e-cigarettes

Piper Johnson was all packed and ready to drive across country with her mom to start college when the 18-year-old noticed a pain in her chest. She took an Advil and hoped the pain would go away.

It didn't. During the drive from her hometown of New Lenox, Ill., near Chicago, to the University of Northern Colorado in Greeley, Colo., she realized something was very wrong. "I kept feeling worse and worse," Johnson says. She developed a high fever, felt extremely lethargic, and noticed a rapid heart beat.

Public health officials say the number of people who have died or have gotten ill after using e-cigarettes or other vaping products is rising, and they're still trying to figure out why. It's led to plenty of warnings about e-cigarettes and put a spotlight on illegal vaping operations.

Bristol, Wis., is just north of the Wisconsin-Illinois state line. In early September, law enforcement officials conducted a raid at a condo unit located in a winding subdivision of new homes and houses still under construction.

Lawmakers and private companies are beginning to address the spread of a mysterious vaping-related illness that has killed 12 people and afflicted over 800 more.

From The New York Times:

It's still a mystery — what's causing the cluster of severe respiratory illnesses among people who've used e-cigarettes? The FDA says there have been at least 215 reported cases in 25 states.

Nearly three dozen of those cases are in New York state, and investigators there say they are now zeroing in on vitamin E as a possible culprit. Health officials say state lab tests detected high levels of vitamin E in cartridges of cannabis vaping products used by people who vaped and suffered serious lung damage.

Ruslan Alekso / Pexels

Colorado health officials say one person has been confirmed with a severe lung disease that appears to be linked to electronic cigarette products.

The Denver Post reported Thursday that the state Department of Public Health and Environment is investigating a possible second case of the illness that was reported to health officials Tuesday.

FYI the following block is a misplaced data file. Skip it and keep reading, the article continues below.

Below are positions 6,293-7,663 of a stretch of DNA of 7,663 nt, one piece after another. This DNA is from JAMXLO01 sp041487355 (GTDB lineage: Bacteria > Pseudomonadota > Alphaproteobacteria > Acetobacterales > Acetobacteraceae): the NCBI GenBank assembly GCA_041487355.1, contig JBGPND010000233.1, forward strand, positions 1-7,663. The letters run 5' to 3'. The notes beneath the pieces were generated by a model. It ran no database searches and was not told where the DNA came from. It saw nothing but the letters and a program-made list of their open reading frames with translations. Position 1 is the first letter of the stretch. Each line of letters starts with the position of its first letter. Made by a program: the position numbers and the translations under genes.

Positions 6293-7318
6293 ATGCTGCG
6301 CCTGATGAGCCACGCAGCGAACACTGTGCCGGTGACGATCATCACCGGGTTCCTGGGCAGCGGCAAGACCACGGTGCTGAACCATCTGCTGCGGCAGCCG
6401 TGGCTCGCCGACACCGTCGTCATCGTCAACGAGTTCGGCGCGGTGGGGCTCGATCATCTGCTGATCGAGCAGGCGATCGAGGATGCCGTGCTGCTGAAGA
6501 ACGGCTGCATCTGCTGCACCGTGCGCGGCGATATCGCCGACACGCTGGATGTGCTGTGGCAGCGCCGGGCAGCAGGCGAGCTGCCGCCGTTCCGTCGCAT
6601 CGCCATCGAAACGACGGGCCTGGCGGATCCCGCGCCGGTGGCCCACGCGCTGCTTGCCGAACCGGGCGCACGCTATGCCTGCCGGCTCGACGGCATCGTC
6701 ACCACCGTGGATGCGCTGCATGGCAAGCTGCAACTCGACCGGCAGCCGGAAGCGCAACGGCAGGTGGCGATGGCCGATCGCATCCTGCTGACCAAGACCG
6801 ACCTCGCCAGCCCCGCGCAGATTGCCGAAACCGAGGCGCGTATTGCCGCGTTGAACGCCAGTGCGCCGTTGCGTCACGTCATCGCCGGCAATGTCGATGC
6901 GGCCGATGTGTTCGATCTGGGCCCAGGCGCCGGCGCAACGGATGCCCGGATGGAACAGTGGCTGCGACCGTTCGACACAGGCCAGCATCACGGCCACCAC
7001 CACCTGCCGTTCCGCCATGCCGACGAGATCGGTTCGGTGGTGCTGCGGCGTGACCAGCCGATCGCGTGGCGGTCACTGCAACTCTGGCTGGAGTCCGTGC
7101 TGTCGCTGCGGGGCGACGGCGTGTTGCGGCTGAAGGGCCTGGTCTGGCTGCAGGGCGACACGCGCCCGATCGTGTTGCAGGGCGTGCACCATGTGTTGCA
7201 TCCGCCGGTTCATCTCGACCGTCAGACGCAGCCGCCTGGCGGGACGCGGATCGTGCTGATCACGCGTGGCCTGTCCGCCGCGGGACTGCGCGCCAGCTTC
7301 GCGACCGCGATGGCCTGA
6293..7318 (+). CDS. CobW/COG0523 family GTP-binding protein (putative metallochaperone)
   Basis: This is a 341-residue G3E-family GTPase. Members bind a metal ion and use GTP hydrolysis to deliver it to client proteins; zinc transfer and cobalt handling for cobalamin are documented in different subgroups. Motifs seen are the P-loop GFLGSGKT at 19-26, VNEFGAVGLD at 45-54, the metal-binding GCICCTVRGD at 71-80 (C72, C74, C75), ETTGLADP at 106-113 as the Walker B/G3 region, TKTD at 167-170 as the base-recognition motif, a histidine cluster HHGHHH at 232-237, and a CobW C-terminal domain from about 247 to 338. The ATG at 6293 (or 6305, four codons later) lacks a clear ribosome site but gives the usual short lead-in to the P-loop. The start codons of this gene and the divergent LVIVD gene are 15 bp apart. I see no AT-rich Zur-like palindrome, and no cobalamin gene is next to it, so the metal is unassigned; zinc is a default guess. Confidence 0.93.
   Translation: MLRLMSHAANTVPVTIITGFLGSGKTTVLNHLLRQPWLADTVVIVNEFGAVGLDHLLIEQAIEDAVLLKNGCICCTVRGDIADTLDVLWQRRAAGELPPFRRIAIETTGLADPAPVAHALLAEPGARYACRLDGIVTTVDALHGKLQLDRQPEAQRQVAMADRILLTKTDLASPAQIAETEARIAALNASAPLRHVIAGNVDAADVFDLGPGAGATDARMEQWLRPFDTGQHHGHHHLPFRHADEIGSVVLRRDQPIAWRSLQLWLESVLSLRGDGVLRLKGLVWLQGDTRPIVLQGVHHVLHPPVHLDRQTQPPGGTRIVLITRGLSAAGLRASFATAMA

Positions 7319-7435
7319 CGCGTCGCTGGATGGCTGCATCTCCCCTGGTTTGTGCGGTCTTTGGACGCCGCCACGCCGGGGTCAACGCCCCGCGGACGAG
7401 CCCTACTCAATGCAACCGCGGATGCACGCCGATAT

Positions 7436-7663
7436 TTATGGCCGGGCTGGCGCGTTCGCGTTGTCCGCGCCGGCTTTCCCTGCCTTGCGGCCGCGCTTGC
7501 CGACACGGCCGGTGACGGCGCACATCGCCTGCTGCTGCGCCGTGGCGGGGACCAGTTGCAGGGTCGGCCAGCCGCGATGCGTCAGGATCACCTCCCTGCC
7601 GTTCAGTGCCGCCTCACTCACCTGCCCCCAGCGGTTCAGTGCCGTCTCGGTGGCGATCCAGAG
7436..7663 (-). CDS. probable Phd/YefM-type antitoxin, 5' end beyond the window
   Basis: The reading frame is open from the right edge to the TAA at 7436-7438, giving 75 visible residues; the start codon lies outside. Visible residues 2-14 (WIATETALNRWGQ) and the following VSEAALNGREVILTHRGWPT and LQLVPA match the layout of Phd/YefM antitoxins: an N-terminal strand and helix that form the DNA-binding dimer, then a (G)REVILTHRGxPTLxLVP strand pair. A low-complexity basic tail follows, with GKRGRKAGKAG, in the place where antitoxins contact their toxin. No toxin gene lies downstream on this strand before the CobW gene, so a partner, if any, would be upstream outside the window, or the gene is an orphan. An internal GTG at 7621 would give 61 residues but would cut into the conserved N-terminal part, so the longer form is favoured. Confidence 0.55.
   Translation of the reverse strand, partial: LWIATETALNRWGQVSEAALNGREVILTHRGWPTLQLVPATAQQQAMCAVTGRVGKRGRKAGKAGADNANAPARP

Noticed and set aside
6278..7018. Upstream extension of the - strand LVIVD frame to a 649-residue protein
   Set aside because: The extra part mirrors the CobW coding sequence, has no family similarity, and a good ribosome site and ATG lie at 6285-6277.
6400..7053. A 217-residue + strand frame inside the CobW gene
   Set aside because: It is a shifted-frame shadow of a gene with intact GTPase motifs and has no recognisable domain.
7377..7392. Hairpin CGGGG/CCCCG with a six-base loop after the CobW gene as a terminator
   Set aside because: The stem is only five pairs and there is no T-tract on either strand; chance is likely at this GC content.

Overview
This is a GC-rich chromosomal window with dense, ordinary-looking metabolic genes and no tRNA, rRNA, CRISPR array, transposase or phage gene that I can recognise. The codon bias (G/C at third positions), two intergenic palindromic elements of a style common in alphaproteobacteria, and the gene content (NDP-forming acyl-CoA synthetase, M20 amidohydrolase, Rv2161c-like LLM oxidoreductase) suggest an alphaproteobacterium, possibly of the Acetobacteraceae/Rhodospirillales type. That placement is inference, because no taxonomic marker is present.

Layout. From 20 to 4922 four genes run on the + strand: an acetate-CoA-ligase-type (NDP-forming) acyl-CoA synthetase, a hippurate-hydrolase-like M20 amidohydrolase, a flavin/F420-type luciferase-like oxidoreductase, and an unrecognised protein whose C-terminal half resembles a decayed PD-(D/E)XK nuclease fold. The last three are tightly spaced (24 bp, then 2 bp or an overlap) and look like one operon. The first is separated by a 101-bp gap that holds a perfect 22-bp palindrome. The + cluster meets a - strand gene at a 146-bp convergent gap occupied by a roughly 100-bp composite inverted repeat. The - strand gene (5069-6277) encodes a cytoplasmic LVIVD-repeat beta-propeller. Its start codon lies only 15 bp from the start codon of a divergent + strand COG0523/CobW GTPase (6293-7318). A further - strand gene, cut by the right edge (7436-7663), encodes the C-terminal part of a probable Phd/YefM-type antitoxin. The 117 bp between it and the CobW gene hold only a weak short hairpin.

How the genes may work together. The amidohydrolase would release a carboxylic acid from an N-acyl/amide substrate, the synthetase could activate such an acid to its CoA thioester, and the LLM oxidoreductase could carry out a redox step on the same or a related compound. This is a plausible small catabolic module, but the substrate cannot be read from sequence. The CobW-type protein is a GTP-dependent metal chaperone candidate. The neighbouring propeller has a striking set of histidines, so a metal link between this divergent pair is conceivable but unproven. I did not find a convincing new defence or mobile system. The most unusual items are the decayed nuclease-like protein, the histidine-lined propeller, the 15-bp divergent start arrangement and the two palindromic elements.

Scientists don't know much yet about the long-term effects of "vape juice," the liquid used in e-cigarettes and vaporizers. But researchers analyzing the liquid and the vapor produced when it's heated say some kinds of e-liquids are reacting to form irritating chemicals called acetals while they're sitting on shelves.

Editor's note: This story has been updated to include comments from Juul.

Popular e-cigarette company Juul's November 2018 commitment to stop marketing its products to youth on social media may have done little to curb the brand's reach among young people.

Lindsay Fox / ecigarettereviewed.com / CC BY 2.0

A law against public vaping has taken effect across Colorado.

The Durango Herald reports the new state law beginning Monday prohibits vaping in most public places, including bars and restaurants.

In his almost two years as FDA Commissioner, Scott Gottlieb has overseen a crackdown on the tobacco industry and on electronic cigarettes. It's an effort he hopes the agency will continue after he steps down in April.

That's because, he says, of increased e-cigarette use among America's youth. If that continues, he tells NPR's Steve Inskeep, the FDA should consider banning them.

Lindsay Fox / ecigarettereviewed.com / CC BY 2.0

Cannabis advocates are watching closely as Colorado lawmakers consider limits on where e-cigarettes can be used in an effort to combat rising teen use of nicotine-containing vaping devices.

A bipartisan bill getting its first hearing Wednesday would add electronic cigarettes and other vaping devices to the Colorado Clean Indoor Air Act, which restricts tobacco use at the workplace and in many public spaces.

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